Despite this redundantly tough security, the assassins were able to get within 15 meters of Sadat and kill him.

By August 6, 1981, Mubarak had replaced all Sadat's men in key and sensitive positions by his own. The minister of defense, the minister of interior, the director of general intelligence, the chairman of chiefs of staff, the director of military intelligence and the director of the state security directorate , to name a few, were now Mubarak's men.

The assassins participated in the parade, though they were not in the military, save for their leader, lieutenant Islamboly, who had been banned in the previous 3 years from participating in the parade for security reasons( his elder brother was serving time in prison for his affiliation with Jamaa Islamya.)

The assassins could not have avoided all the extraordinarily tough security hurdles on their own. Even if they manage to participate in the parade, they could not have been cleared through 10 checking points with live ammunition, grenades and firing pins. How can the 5 of them overpower Sadat's 150 guards who seal off completely a circle around the president whose radius exceeds 15m? As the assassins were able to overcome all these impenetrable defenses with so much ease, then they must have been aided and abetted by accomplices that are very highly placed in the government. One guess who they were by examining the nature of logistical and intelligence assistance given to the assassins to ensure that they succeed in killing Sadat:

1. The ban on lieutenant Islamboly which was in force for 3 years because he was considered a serious security risk was suddenly lifted without explanation. In fact, he received in mid-August strict orders from the director of the military intelligence to participate in the parade. As an officer in artillery regiment 333, Islamboly's role was to be seated in the cabin of a lorry that tows a large cannon as he used to 3 years before. On the open deck of the lorry, 4 soldiers were to be seated.

2. After having been cleared to participate in the parade, Islamboly was approached by elements of Jamaa Islamya who informed him that he was chosen to carry our a Jihadi ( martyrdom) mission. They introduced him to 4 Jihadis who had just completed military service. One of them, Hussein Ali, who used to be a sniper in the army was in fact the shooting champion of the armed forces. The plan was for Islamboly to replace the original 4 participating soldiers from his unit by the 4 assassins.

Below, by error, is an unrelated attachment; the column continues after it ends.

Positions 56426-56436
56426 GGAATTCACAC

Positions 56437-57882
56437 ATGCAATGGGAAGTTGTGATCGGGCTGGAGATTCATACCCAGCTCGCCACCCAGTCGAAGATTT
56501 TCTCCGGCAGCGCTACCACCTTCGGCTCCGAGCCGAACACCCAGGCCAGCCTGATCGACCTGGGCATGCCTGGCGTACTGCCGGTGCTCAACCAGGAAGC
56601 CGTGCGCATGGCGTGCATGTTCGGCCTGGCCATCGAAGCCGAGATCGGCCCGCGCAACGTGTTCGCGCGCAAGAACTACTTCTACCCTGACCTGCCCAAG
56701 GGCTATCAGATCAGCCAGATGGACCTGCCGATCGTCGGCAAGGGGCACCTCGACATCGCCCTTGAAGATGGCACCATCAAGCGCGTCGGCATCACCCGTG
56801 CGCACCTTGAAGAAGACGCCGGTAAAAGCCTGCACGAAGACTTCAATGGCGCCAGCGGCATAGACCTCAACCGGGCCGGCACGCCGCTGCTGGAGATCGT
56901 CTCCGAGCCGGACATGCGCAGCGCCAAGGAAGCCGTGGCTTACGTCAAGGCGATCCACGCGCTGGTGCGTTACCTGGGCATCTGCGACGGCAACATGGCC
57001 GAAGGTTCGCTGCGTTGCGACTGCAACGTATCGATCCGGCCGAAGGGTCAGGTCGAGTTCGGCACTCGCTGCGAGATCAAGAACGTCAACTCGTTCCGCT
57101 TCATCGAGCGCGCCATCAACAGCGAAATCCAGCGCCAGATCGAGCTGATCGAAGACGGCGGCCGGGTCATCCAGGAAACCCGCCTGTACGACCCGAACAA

3. The 4 assassins and others had been practicing in the desert the shooting of Sadat at the parade. These shooting exercises were made under the supervision and protection of the police. The then minister of interior, Ismaiel, admitted that Mabaheth was in possession of video films of these exercises.

4. Three days before the parade Islamboly was able to dismiss the 4 soldiers from his unit who were assigned to ride the lorry with him at the parade. He gave each of them a 4-day sick leave. Islamboly sneaked the 4 assassins in the barracks impersonating the dismissed 4 soldiers where they stayed for 3 days and participated in the final rehearsals for the parade.

5. Live ammunition and firing pins were removed from weaponry issued to all personnel participating in the parade. As an added security measure, 10 check points were set up by the military police and intelligence along the road leading to the parade area to check papers and search for live ammunition and firing pins. Notwithstanding, the 5 assassins whose lorry was laden with grenades, machine guns with firing pins and live bullets were cleared through all the 10 check points.

6. In view of the shaky security situation in those days, president Sadat, vice president Mubarak and defense minister Abu Ghazala were to wear bullet proof vests under their Nazi-style uniform. In addition, the 150 security guards that surrounded Sadat made it impossible for any potential assassin to get within 15 meters of the president without getting killed or arrested. The wall of the reviewing stand behind which Sadat was seated afforded the president a perfect cover against shooting. If Sadat dived behind the wall, no one can shoot him from the other side of the wall as the wall is too high (180 cm) and too thick (80 cm). Most importantly, how to guarantee that Mubarak, sitting on Sadat's right, and Abu Ghazala, sitting on Sadat's left, would not get hurt in the shooting.

To overcome these obstacles, the following happened:

- Sadat's 150 US-trained security guards were dismissed a few minutes before the lorry carrying the assassins pulled over right in front of the podium. they were ordered to deploy behind the podium. They were told the assassins were to attack the back of the podium.

- Though the ground parade was still in progress, the show in the air began. This attracted everyone's gaze upward just at the time 5 assassins jumped from their army lorry only meters from the podium. The air force acrobatics was timed to begin with the arrival of artillery units in front of the main reviewing stand.